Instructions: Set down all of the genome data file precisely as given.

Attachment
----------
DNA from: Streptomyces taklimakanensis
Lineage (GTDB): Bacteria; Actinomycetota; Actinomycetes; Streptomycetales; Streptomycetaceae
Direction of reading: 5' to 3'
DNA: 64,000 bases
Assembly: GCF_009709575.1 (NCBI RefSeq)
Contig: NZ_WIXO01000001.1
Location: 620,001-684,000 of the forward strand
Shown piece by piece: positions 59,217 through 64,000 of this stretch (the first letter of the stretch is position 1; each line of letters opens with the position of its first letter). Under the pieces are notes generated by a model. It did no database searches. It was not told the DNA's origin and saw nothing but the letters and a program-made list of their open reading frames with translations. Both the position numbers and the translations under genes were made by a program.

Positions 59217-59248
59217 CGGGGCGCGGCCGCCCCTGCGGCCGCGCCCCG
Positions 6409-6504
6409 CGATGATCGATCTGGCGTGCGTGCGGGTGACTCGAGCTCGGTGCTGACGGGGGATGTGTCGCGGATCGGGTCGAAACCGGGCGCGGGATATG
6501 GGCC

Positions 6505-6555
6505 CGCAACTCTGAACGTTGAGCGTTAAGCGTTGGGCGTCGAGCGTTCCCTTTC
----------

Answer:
DNA from: Streptomyces taklimakanensis
Lineage (GTDB): Bacteria; Actinomycetota; Actinomycetes; Streptomycetales; Streptomycetaceae
Direction of reading: 5' to 3'
DNA: 64,000 bases
Assembly: GCF_009709575.1 (NCBI RefSeq)
Contig: NZ_WIXO01000001.1
Location: 620,001-684,000 of the forward strand
Shown piece by piece: positions 59,217 through 64,000 of this stretch (the first letter of the stretch is position 1; each line of letters opens with the position of its first letter). Under the pieces are notes generated by a model. It did no database searches. It was not told the DNA's origin and saw nothing but the letters and a program-made list of their open reading frames with translations. Both the position numbers and the translations under genes were made by a program.

Positions 59217-59248
59217 CGGGGCGCGGCCGCCCCTGCGGCCGCGCCCCG
Positions 6409-6504
6409 CGATGATCGATCTGGCGTGCGTGCGGGTGACTCGAGCTCGGTGCTGACGGGGGATGTGTCGCGGATCGGGTCGAAACCGGGCGCGGGATATG
6501 GGCC

Positions 6505-6555
6505 CGCAACTCTGAACGTTGAGCGTTAAGCGTTGGGCGTCGAGCGTTCCCTTTC